While such recordings seemed more commonplace on the radio in the sixties and early seventies, there remain plenty of songs that speak to topical issues. I decided to make 1980 my starting point, with that year’s “Biko” by Peter Gabriel being the oldest song on the list. As the studio version is not on Spotify I used a live recording. The most recent recording included is Lady Gaga’s “Born This Way,” from 2011. Lots of great songs of different genres about a variety of topics populate the program. If you’re so inclined, let me know what favorites of yours I missed.

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The Coolest Thing About Willie Nelson

The coolest thing about Willie Nelson is his non-conformity. A country music legend who, unlike many of his peers, isn’t always seen in a cowboy hat and who supports progressive positions on marriage equality (pro), the war in Iraq (anti), the legalization of marijuana (pro) and solar power (pro).

The coolest thing about Willie Nelson is his compassion. He is the president of Farm Aid and in 1985, with Neil Young and John Mellencamp, set up the series of Farm Aid concerts that raised over $9 million for American farmers in its first year. He is on the Board of Directors of the Animal Welfare Institute and has campaigned for the better treatment of horses as well as for calves raised to produce milk for dairy products.

The coolest thing about Willie Nelson is this photo:


The coolest thing about Willie Nelson is his hit “On the Road Again.”

The coolest thing about Willie Nelson is that he charted with a cover of “Cowboys Are Frequently Secretly Fond Of Each Other” as Brokeback Mountain was doing well at the box office.

The coolest thing about Willie Nelson is that he wrote “Crazy” and “Funny How Time Slips Away” and “Hello Walls.”

Willie Nelson is cool. Today he turns 81. Here is a small sampling of his work.

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Winston + NIrvana 002

“I’d rather be hated for who I am than loved for who I am not.”
– Kurt Cobain

“That kid has heart.”
– Bob Dylan

“He had a touch most guitarists would kill for.”
– Chuck Berry

“His music is powerful, very intense. That sort of power is rare. You hate to lose somebody like that, someone who keeps the music alive and moving ahead. Not many guys like him come along.”
– Bruce Springsteen

“Nobody dies a virgin. Life fucks us all.”
– Kurt Cobain

“I went to see Nirvana at a small club called the Pyramid on Avenue A in New York City. It was hard to hear the guitar, but the guy playing and singing had a vibe; he hopped around like a muppet or an elf or something, hunched over his guitar, hop hop hop, hippety hippety hop. I loved that. When he sang, he put his voice in this really grating place, and it was kind of devilish sounding. At the end of the set he attacked the drum kit and threw the cymbals, other bits and finally himself into the audience. Later I saw the same guy passing the bar. He was little, with stringy blond hair and a Stooges T-shirt. I felt proud.”
– Iggy Pop

“Nirvana was the first band in years that I really loved… They were the band I felt a lot of hope for, for the whole music scene.”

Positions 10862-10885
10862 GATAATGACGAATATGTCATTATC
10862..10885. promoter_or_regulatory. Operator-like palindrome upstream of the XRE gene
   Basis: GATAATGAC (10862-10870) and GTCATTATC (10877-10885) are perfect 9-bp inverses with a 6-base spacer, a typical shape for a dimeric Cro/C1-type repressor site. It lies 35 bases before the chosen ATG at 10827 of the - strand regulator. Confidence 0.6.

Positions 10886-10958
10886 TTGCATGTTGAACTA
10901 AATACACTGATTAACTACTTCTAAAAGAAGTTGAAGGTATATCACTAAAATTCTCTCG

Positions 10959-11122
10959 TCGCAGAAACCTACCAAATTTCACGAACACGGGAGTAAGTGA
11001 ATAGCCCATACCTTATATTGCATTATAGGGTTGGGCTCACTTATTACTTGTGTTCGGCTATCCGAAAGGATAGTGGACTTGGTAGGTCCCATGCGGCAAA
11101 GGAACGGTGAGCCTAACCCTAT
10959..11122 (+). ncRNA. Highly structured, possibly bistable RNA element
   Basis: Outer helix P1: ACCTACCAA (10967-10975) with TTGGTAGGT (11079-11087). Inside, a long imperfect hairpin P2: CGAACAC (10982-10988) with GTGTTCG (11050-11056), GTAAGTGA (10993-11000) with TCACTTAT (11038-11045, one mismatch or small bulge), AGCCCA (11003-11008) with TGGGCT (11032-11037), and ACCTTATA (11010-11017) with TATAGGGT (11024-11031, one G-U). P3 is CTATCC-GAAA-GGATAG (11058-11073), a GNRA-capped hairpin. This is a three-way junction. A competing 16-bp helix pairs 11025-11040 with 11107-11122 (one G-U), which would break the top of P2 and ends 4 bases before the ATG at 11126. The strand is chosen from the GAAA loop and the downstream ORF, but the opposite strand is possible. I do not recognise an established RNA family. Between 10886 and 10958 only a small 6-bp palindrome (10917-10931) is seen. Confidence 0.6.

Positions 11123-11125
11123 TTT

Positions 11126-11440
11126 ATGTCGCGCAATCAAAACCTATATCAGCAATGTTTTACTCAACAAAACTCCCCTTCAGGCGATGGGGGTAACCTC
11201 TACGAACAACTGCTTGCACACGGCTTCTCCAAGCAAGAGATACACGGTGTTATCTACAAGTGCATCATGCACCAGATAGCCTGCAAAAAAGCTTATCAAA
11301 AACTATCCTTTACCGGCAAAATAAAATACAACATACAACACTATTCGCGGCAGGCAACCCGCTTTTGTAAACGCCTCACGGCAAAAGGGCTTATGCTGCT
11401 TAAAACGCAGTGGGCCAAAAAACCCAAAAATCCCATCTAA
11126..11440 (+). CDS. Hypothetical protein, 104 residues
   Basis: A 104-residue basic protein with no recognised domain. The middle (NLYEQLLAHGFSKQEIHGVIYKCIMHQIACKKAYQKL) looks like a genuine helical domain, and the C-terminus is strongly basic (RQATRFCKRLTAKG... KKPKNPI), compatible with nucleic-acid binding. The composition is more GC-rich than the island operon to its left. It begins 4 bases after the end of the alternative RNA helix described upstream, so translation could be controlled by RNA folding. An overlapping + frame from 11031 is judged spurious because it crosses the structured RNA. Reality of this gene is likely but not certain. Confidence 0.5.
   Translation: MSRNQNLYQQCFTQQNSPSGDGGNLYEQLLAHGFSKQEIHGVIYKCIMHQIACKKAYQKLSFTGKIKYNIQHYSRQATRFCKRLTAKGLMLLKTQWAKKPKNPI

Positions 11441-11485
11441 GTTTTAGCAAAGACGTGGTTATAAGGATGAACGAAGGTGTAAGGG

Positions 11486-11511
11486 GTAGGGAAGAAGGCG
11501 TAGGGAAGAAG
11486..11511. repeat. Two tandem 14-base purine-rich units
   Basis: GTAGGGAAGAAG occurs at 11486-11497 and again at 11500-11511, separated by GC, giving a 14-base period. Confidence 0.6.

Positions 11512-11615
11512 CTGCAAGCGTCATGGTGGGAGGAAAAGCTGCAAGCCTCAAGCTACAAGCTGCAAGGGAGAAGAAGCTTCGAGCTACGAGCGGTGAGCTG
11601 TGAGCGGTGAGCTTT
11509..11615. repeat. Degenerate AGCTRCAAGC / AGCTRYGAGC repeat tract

– Patti Smith

“If any of you in any way hate homosexuals, people of a different color, or women, please do this one favor for us… Don’t come to our shows and don’t buy our records.”
– Kurt Cobain

“He really, really inspired me. He was so great. Wonderful. One of the best, but more than that. Kurt was one of the absolute best of all time for me.”
– Neil Young

“Such a beautiful flame never burns very long. The really brilliant flames seem to consume themselves, and then they’re gone. Maybe Kurt was meant to be here long enough to put us on the right path.”
– Tom Petty

“If you’re really a mean person you’re going to come back as a fly and eat poop.”
– Kurt Cobain

“Nirvana made everything else look silly.”
– Bono

“Cobain was very shy, very polite, and obviously enjoyed the fact that I wasn’t awestruck at meeting him. There was something about him, fragile and engagingly lost.”
– William S. Burroughs

“Birds scream at the top of their lungs in horrified hellish rage every morning at daybreak to warn us all of the truth, but sadly we don’t speak bird.”
– Kurt Cobain

“He was an incredible writer and an incredible singer. And when I met him I found him to be a very special person. He was one of those special people. There was a light inside him that you could see. He had a charisma that went beyond his physical presence.”
– PJ Harvey

“I am not gay, though I wish I were, just to piss off homophobes.”
– Kurt Cobain

“The only person I have any respect for as a songwriter over the last 10 years is Kurt Cobain. He was the perfect cross between Lennon and McCartney. He belted it out like Lennon, but his melodies were so Paul McCartney.”
– Noel Gallagher

“Remember Kurt for what he was: caring, generous and sweet.”
– Krist Novoselic

“I still dream about Kurt. Every time I see him in a dream, I’ll be amazed and I get this feeling that everyone else thinks he’s dead. It always feels totally real, probably because I’m a very vivid dreamer. But, in my dreams, Kurt’s usually been hiding – we’ll get together and I’ll end up asking him, “God, where have you been”
– Dave Grohl

“If you die you’re completely happy and your soul somewhere lives on. I’m not afraid of dying. Total peace after death, becoming someone else is the best hope I’ve got.”
– Kurt Cobain

kurtFebruary 20, 1967 – April 5, 1994